Using Available Information in the Assessment of Diagnostic Protocols
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A new binary screening or diagnostic test may be combined sequentially with an existing test using either a believe the positive or believe the negative protocol. Interest then lies in estimating the properties of the new combined protocol and in comparing the new protocol with the existing test via sensitivity, specificity, or likelihood ratios that capture the trade-o between sensitivity and specificity. We consider a paired assessment study with complete verification via a gold standard. Our goal is to quantify the gain in precision for the estimators of the sensitivity, specificity and the ratio of likelihood ratios in protocols when baseline information on the performance of the existing test is available. We find maximum likelihood estimators of the quantities of interest and derive their asymptotic standard deviations. The methods are illustrated using previously published mammography and ultrasound test results from a cohort of symptomatic women. We find that incorporating baseline information has a large impact on the precision of the estimator for the specificity of the believe the positive protocol and of the sensitivity of the believe the negative protocol. Including available baseline information can improve the precision of estimators of the sensitivity, specificity, and the ratio of likelihood ratios and/or reduce the number of subjects needed in an assessment study to evaluate the protocol.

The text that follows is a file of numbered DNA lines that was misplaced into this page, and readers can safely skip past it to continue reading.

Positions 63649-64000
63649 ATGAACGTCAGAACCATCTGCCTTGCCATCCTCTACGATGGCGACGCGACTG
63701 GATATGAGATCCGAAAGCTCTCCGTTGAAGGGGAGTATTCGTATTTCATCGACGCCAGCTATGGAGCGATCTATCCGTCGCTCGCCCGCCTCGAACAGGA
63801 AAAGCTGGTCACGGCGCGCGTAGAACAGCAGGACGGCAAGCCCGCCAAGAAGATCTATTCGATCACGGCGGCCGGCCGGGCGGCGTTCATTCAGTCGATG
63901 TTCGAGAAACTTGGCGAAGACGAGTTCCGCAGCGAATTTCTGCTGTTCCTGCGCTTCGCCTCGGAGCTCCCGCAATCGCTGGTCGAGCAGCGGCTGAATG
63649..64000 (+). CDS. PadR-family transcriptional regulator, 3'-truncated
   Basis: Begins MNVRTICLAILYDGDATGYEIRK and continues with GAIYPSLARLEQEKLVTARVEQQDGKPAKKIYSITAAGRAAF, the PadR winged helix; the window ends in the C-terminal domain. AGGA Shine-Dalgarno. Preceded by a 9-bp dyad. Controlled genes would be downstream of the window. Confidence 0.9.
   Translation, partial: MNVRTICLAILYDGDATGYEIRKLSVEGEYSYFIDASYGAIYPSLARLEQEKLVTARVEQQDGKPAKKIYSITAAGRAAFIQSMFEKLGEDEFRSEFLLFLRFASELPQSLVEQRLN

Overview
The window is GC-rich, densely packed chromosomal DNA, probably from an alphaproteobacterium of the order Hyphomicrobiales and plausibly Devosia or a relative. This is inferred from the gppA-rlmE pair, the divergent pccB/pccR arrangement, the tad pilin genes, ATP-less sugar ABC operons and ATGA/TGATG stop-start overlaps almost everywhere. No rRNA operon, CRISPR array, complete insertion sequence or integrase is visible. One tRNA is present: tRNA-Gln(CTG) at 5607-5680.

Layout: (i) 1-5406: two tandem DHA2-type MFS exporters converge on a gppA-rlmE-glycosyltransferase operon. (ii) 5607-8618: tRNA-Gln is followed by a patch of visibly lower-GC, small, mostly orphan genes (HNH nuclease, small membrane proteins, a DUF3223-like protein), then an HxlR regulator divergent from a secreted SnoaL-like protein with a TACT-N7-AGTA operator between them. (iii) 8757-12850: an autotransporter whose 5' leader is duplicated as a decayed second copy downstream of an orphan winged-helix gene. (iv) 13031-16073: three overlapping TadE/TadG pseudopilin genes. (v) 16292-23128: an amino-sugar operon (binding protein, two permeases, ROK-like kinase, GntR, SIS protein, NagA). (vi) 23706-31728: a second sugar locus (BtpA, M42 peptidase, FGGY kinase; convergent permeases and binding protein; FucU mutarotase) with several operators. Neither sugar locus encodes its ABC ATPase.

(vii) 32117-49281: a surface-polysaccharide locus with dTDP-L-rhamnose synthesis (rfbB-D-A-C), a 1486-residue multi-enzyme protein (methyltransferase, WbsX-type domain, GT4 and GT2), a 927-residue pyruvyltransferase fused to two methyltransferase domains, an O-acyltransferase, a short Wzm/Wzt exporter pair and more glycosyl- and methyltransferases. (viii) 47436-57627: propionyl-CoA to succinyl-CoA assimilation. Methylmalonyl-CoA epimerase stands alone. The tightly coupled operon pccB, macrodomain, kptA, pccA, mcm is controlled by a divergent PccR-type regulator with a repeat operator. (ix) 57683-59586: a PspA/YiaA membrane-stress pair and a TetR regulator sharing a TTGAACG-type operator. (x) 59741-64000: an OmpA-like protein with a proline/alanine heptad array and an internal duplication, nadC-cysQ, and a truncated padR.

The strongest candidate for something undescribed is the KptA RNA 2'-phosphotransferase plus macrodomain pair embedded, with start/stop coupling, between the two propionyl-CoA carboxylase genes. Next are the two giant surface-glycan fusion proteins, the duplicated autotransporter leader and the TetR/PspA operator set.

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Stefan H. Steiner, Cecilia Cotton, Oana Danila, Daniel Severn, R. Jock MacKay (2015). Using Available Information in the Assessment of Diagnostic Protocols. UWSpace. http://hdl.handle.net/10012/11738
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